Positive Resolutions Teens Can Make for the New Year
The tradition of New Year Resolutions stretches back thousands of years. It’s a perfect time to reflect on what is, and is not, working in our lives and consider how to improve our lifestyle moving forward. If your teen expresses interest in making a resolution, here are a few good ideas:
Stay Unplugged After Bedtime
Researchers have proven that teens who are not getting enough sleep are more likely to have lower grades, be overweight, become depressed, use drugs, take risks, and suffer from more viruses. Plus, researchers say that our devices emit blue light, which actually prohibits us from getting a good night’s rest. Encourage your teen to set an electronic curfew. When it’s time to go to bed, have your teen plug in their devices for charging in a different area of the house than their bedroom. Late night texting and social media browsing keep teens up way too late, which makes them groggy, moody, and less productive at school the next day. Your teen may really stick with this resolution once they discover how much better they feel after a good night’s sleep!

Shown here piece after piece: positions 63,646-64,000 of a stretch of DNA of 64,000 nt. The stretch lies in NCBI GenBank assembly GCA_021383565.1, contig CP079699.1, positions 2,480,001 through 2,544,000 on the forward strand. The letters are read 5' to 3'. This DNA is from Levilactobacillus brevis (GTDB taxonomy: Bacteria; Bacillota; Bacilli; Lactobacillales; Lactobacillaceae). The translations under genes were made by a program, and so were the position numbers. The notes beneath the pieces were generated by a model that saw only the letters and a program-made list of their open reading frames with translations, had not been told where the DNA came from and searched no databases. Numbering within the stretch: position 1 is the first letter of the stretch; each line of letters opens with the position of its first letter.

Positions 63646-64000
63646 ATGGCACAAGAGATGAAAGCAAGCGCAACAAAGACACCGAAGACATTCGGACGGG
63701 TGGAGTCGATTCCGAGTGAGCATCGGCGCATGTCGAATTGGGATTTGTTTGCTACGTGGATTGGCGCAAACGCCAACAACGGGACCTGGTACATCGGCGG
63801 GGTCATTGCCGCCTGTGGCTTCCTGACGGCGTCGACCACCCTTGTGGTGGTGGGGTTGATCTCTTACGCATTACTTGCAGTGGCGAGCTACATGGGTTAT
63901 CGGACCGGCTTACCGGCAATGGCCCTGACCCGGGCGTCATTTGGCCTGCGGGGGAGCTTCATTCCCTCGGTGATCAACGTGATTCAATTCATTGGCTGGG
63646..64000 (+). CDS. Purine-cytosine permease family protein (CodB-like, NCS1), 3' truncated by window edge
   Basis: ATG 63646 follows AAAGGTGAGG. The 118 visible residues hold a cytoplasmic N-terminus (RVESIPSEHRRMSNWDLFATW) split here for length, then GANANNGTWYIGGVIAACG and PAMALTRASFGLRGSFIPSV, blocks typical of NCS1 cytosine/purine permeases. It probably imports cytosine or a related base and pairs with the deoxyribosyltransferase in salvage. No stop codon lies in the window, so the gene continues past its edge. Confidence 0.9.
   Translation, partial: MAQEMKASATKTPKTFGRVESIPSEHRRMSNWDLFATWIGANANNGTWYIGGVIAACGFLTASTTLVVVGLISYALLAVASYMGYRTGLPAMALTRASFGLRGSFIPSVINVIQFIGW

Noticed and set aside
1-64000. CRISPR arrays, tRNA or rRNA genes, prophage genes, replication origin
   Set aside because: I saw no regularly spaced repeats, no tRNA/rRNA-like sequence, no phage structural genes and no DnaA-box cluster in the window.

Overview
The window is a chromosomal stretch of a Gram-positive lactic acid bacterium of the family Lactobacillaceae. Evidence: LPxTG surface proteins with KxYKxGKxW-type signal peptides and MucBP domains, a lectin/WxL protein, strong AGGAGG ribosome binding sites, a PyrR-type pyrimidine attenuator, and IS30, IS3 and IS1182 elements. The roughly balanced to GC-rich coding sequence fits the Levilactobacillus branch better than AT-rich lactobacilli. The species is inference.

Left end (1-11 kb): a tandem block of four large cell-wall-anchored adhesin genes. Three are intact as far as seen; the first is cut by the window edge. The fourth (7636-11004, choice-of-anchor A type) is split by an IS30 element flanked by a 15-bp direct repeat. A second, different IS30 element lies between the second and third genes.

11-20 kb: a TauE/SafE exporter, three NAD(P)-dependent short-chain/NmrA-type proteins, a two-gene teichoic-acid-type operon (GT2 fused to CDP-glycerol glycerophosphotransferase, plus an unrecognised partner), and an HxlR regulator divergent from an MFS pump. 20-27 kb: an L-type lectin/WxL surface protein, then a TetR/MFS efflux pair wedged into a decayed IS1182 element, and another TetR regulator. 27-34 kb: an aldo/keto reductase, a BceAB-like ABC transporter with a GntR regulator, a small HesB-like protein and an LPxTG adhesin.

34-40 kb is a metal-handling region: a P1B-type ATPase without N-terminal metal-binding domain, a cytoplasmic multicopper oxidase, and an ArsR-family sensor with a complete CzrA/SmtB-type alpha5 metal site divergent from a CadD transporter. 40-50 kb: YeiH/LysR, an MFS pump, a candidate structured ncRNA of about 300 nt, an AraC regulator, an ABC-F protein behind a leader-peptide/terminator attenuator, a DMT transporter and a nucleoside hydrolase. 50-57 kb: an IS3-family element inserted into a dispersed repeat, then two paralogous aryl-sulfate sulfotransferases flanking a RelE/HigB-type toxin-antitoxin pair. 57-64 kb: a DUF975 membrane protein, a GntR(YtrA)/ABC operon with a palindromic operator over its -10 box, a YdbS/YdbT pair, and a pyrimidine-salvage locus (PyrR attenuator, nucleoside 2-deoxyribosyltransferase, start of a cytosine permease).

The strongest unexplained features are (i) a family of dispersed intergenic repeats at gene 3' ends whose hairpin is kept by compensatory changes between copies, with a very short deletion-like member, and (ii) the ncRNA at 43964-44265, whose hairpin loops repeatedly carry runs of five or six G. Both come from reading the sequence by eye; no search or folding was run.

No Texting and Driving
While 94% of teens acknowledge that texting while driving is dangerous, 35% admit to doing it. One out of every 4 car accidents in the U.S. is caused by texting and driving. Texting while driving is 6x more likely to cause an accident than driving drunk. Encourage your teen to make a “no texting behind the wheel” resolution. This resolution will keep your teen, and those around him/her, safe!
Relationships are one of the most important aspects of our life. Having good relationships can make everything in life better, and having bad relationships can drain all of your energy. Suggest that your teen make an investment in some of their closest relationships by resolving to let people know how they feel and express gratitude once a month. Perhaps your teen would like to write a thank-you card, perform a kind act, or make a handmade gift for one person a month (teachers, friends, neighbors, etc).
Teenagers need the chance to make a difference in their families, at schools and in their communities. These opportunities help them become aware of the needs of others, encourage a sense of personal responsibility to contribute to the larger society, allow them to feel valuable, and open the door to possibility. Young people want to be involved in making the world a better place! There are so many ways to help others, so encourage your teen to find something they feel passionate about. Ideas include organizing a collection (coats, food, pet supplies, etc), caring for animals at a shelter, tutoring elementary students, visiting seniors, sending care packages to troops, helping with an annual fundraiser or sending letters or handmade gifts to sick children.